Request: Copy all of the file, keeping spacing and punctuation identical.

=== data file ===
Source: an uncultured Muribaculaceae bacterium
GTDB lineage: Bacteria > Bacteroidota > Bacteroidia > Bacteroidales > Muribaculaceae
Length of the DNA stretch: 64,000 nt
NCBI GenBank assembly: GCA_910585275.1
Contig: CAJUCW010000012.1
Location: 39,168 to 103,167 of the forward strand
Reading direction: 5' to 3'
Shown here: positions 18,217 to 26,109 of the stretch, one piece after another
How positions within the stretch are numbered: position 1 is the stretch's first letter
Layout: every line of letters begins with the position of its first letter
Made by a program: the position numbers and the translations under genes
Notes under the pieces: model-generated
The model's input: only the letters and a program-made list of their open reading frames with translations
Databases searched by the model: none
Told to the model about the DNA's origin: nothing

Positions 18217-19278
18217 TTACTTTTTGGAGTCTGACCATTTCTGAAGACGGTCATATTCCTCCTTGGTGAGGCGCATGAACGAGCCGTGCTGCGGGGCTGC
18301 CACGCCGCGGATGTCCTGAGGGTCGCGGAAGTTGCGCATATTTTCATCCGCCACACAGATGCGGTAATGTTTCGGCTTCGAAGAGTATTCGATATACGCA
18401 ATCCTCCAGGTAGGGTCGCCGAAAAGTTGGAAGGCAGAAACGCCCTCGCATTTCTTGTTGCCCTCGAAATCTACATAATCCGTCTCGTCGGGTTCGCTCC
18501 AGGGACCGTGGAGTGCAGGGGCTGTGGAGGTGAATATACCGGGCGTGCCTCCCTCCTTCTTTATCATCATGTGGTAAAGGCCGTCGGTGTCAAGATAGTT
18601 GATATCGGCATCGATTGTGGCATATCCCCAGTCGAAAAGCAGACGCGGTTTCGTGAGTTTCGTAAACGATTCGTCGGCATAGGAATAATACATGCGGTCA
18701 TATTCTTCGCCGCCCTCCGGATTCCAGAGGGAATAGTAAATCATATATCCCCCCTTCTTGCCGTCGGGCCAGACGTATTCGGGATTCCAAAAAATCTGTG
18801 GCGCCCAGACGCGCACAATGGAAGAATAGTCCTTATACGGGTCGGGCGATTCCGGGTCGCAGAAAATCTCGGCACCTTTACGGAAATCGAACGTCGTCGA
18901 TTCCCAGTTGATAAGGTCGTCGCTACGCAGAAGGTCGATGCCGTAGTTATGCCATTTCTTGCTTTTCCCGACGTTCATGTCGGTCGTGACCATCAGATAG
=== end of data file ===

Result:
Source: an uncultured Muribaculaceae bacterium
GTDB lineage: Bacteria > Bacteroidota > Bacteroidia > Bacteroidales > Muribaculaceae
Length of the DNA stretch: 64,000 nt
NCBI GenBank assembly: GCA_910585275.1
Contig: CAJUCW010000012.1
Location: 39,168 to 103,167 of the forward strand
Reading direction: 5' to 3'
Shown here: positions 18,217 to 26,109 of the stretch, one piece after another
How positions within the stretch are numbered: position 1 is the stretch's first letter
Layout: every line of letters begins with the position of its first letter
Made by a program: the position numbers and the translations under genes
Notes under the pieces: model-generated
The model's input: only the letters and a program-made list of their open reading frames with translations
Databases searched by the model: none
Told to the model about the DNA's origin: nothing

Positions 18217-19278
18217 TTACTTTTTGGAGTCTGACCATTTCTGAAGACGGTCATATTCCTCCTTGGTGAGGCGCATGAACGAGCCGTGCTGCGGGGCTGC
18301 CACGCCGCGGATGTCCTGAGGGTCGCGGAAGTTGCGCATATTTTCATCCGCCACACAGATGCGGTAATGTTTCGGCTTCGAAGAGTATTCGATATACGCA
18401 ATCCTCCAGGTAGGGTCGCCGAAAAGTTGGAAGGCAGAAACGCCCTCGCATTTCTTGTTGCCCTCGAAATCTACATAATCCGTCTCGTCGGGTTCGCTCC
18501 AGGGACCGTGGAGTGCAGGGGCTGTGGAGGTGAATATACCGGGCGTGCCTCCCTCCTTCTTTATCATCATGTGGTAAAGGCCGTCGGTGTCAAGATAGTT
18601 GATATCGGCATCGATTGTGGCATATCCCCAGTCGAAAAGCAGACGCGGTTTCGTGAGTTTCGTAAACGATTCGTCGGCATAGGAATAATACATGCGGTCA
18701 TATTCTTCGCCGCCCTCCGGATTCCAGAGGGAATAGTAAATCATATATCCCCCCTTCTTGCCGTCGGGCCAGACGTATTCGGGATTCCAAAAAATCTGTG
18801 GCGCCCAGACGCGCACAATGGAAGAATAGTCCTTATACGGGTCGGGCGATTCCGGGTCGCAGAAAATCTCGGCACCTTTACGGAAATCGAACGTCGTCGA
18901 TTCCCAGTTGATAAGGTCGTCGCTACGCAGAAGGTCGATGCCGTAGTTATGCCATTTCTTGCTTTTCCCGACGTTCATGTCGGTCGTGACCATCAGATAG